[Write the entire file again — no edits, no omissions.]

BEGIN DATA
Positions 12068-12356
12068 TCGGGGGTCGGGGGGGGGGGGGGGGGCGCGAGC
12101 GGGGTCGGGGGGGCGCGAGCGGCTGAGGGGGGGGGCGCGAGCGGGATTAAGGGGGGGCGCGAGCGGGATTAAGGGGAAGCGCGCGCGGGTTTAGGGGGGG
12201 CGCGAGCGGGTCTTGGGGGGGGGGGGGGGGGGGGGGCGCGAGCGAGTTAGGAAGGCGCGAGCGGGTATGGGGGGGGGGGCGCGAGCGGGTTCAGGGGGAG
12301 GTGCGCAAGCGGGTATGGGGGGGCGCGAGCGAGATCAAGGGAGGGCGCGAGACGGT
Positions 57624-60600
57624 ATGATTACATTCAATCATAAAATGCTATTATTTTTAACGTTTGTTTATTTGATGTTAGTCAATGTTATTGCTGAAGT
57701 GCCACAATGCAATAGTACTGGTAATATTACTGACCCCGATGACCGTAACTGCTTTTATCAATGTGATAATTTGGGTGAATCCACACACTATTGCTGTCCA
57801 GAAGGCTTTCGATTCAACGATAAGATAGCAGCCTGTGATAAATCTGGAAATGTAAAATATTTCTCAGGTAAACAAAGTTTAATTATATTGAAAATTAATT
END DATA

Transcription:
Positions 12068-12356
12068 TCGGGGGTCGGGGGGGGGGGGGGGGGCGCGAGC
12101 GGGGTCGGGGGGGCGCGAGCGGCTGAGGGGGGGGGCGCGAGCGGGATTAAGGGGGGGCGCGAGCGGGATTAAGGGGAAGCGCGCGCGGGTTTAGGGGGGG
12201 CGCGAGCGGGTCTTGGGGGGGGGGGGGGGGGGGGGGCGCGAGCGAGTTAGGAAGGCGCGAGCGGGTATGGGGGGGGGGGCGCGAGCGGGTTCAGGGGGAG
12301 GTGCGCAAGCGGGTATGGGGGGGCGCGAGCGAGATCAAGGGAGGGCGCGAGACGGT
Positions 57624-60600
57624 ATGATTACATTCAATCATAAAATGCTATTATTTTTAACGTTTGTTTATTTGATGTTAGTCAATGTTATTGCTGAAGT
57701 GCCACAATGCAATAGTACTGGTAATATTACTGACCCCGATGACCGTAACTGCTTTTATCAATGTGATAATTTGGGTGAATCCACACACTATTGCTGTCCA
57801 GAAGGCTTTCGATTCAACGATAAGATAGCAGCCTGTGATAAATCTGGAAATGTAAAATATTTCTCAGGTAAACAAAGTTTAATTATATTGAAAATTAATT